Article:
Current projects

Phenomics First – Center of Excellence in Genomic Sciences

Our Research | College of Agricultural Sciences | Oregon State University

As part of a newly established Center of Genomic Science (press release) I am responsible for the unification of phenotype ontologies using community- and pattern-driven ontology development. The ultimate goal is a deeply integrated Unified Phenotype Ontology (uPheno) that enables applications such as cross-species phenotype matching, phenotypic profile matching for disease diagnostics and improved variant prioritisation. I am furthermore responsible for our strategy for ontology merging and mapping, for example by leading the community effort of establishing a Simple Standard for Sharing Ontology Mappings (SSSOM) or working with our stakeholders on the effective utilization of Mouse-Human ontology mappings. Lastly, I am actively contributing to the Mondo Disease Ontology and Human Phenotype Ontology, mainly in the areas of quality control and release pipelines. The Center of Excellence is one of a number of efforts driven by the Monarch Initiative, which seeks to integrate the worlds gene-to-phenotype-to-disease knowledge in a comprehensive knowledge graph to aid variant prioritisation and ultimately clinical diagnostics. Recently, the focus of our efforts started shifting from knowledge graph engineering to graph-based machine learning efforts and large language models. I was first contracted to do this work by EMBL-EBI – a major contributor to open data, open ontologies and open science, and later by Tislab a unique player in Translational research, connecting the clinical and the biomedical research domains.

Augmenting and merging ontologies using ontology mappings and knowledge graph embeddings

It does not matter how hard we try to reconcile our ontologies, for example, as part of efforts such as the OBO Foundry – there will always be some level of overlap between them, i.e. the same terms existing in multiple ontologies. Data is regularly linked to concepts from different (sometimes internal, non-public) ontologies, and this data needs to be integrated – which means that the different ontologies need to be carefully aligned. Furthermore, we want to be able to enrich our own ontologies with information (such as synonyms) from and links to other public sources. Many disciplines play a role in these processes: Ontology and Knowledge Graph Matching is an active research area that seeks to find ways to link terms between ontologies, employing techniques such as string-based matching, ¬†graph-based matching or more advanced techniques from Natural Language Processing (NLP). Recently, Machine Learning algorithms and Knowledge Graph Embeddings have been used to greatly enhance traditional mapping techniques, and we expect a lot more to come here. Ontology Merging is concerned with combining two ontologies in a way that the resulting whole is consistent, yet richly axiomatised, and uses approaches from formal logic to Bayesian. Ontology Engineering is the “art” of evolving an ontology in a sustainable way, for example using design patterns, logical reasoning and more classical visualisation approaches focused on manual curation and automated quality control. With SymbiOnt, we try to bring together techniques from all of the above to provide a fully executable workflow for ontology merging and augmentation. The goal is to combine tools and techniques in a Docker-based workflow that enables the end-to-end merging and augmentation of ontologies. For example, we want to be able to combine the many existing disease ontologies and terminologies into a rich coherent framework and keep them synchronised with minimal human curation effort. The work is funded by a gift of the Bosch corporation to the Lawrence Berkeley National Laboratory (LBNL) and involves LBNL and Bosch researchers.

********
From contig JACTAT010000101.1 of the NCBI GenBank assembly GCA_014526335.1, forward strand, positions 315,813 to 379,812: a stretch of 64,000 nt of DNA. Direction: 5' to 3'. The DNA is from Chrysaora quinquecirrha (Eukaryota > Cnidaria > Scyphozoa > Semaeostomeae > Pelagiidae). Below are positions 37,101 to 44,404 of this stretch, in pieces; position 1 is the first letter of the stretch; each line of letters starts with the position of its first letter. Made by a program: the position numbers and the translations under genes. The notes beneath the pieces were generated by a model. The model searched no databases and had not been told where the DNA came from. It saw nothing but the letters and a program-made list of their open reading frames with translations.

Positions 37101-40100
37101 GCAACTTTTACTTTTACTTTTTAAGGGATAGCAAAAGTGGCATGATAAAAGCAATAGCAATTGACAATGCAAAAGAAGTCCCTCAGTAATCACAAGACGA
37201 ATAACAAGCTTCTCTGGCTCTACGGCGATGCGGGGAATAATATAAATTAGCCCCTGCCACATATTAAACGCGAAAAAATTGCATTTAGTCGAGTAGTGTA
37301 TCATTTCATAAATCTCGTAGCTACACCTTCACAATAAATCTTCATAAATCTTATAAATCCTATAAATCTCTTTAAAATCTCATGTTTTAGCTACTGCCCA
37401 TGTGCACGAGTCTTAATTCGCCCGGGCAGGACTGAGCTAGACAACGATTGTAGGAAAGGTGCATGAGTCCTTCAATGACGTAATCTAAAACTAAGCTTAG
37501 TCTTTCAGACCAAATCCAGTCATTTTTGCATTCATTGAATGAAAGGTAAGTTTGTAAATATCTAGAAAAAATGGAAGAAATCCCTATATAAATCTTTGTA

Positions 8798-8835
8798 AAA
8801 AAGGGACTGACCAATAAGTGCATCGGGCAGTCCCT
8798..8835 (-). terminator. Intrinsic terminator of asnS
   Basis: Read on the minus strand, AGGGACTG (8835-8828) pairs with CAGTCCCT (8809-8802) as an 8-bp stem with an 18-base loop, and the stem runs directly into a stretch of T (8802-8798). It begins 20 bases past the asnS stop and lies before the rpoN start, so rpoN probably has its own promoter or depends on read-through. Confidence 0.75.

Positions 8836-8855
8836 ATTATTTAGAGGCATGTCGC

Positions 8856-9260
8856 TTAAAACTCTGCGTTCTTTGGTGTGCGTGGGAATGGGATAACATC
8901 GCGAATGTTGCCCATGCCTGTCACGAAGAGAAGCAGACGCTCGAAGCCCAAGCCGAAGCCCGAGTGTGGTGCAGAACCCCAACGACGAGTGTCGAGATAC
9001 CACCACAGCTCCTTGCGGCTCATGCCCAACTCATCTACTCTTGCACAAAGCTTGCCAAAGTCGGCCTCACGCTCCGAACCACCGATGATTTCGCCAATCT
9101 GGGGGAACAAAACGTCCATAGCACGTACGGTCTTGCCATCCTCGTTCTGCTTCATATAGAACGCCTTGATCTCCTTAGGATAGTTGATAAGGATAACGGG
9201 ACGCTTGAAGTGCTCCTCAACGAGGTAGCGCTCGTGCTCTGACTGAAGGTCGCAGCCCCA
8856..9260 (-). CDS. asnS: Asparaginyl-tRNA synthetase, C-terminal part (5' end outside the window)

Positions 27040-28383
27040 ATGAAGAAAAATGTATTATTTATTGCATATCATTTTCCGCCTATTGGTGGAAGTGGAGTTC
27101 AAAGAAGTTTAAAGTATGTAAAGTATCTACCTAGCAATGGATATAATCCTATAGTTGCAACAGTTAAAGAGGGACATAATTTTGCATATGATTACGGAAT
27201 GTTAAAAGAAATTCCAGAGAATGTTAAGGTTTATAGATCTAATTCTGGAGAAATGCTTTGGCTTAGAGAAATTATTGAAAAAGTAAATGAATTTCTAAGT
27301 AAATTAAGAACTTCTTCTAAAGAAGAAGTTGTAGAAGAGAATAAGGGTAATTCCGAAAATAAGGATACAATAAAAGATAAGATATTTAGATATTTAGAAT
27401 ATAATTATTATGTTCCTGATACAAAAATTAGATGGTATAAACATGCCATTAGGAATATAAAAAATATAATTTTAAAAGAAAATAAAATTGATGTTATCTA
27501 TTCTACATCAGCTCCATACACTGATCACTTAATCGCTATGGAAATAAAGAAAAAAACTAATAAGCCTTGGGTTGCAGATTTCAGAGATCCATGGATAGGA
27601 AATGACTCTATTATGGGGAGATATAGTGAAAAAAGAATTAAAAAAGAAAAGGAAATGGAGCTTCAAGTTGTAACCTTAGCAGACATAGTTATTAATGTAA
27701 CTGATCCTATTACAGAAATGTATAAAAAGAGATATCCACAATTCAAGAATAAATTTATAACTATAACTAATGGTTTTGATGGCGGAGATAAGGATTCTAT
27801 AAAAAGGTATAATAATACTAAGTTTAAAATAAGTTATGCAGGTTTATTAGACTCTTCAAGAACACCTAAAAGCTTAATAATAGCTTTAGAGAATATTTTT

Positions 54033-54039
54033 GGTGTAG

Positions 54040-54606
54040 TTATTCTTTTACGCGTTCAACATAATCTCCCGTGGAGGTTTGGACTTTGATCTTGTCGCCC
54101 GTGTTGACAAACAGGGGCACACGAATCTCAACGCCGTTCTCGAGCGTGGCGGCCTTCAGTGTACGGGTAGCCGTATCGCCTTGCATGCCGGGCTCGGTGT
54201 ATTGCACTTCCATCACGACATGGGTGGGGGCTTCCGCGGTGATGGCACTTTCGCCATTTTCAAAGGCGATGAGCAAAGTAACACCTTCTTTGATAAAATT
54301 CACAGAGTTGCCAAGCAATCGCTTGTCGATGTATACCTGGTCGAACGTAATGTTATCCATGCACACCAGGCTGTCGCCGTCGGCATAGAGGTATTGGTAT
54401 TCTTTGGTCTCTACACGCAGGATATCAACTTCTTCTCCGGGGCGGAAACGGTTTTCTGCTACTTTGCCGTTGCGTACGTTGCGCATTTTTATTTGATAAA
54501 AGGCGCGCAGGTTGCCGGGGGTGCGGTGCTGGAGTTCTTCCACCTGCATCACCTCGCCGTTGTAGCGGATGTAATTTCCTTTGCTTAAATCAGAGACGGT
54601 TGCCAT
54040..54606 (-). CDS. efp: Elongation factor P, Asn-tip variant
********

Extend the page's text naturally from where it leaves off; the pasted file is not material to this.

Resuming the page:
Infrastructure for ontology engineering with Knocean

Toronto-based Knocean is the primary provider of software and services in the area of Open Biological and Biomedical Ontologies (OBO) and a major contributor to our open source tools and infrastructure. Flagship tooling includes for example ROBOT, a powerful system to build ontology pipelines – for years an indispensable item in my knowledge engineering toolbox. Other tools developed by Knocean (or rather the subset I am at least partially involved in) are the OBO-dashboard (a quality control system for all OBO ontologies) and DROID (a UI for executing workflows based on make and git). I am excited to be contracted by Knocean to improve the quality of open ontologies with solid software solutions and being given the opportunity to really make good things better in the wider OBO-sphere.

Past (pre-2021)

Virtual Fly Brain Knowledge Graph

The Virtual Fly Brain is knowledge graph-driven application for exploring images of neurons, underpinned by a Neo4j knowledge graph. The 3D browser is based on Geppetto, a web-based visualisation platform for building neuroscience software applications developed by Oxford-based MetaCell. The underlying knowledge graph combines a range of OBO ontologies with curated metadata about images generated by Drosophila research around the world, as well as connectomics data. I contributed to the project the design and implementation of a docker based ETL pipeline including processes that convert between OWL and Neo4j in a user-friendly manner and an integration layer based on a triple store behind an rdf4j backend. MetaCell contracted me in 2020 to improve the ETL pipeline and help integrating the new connectomics data.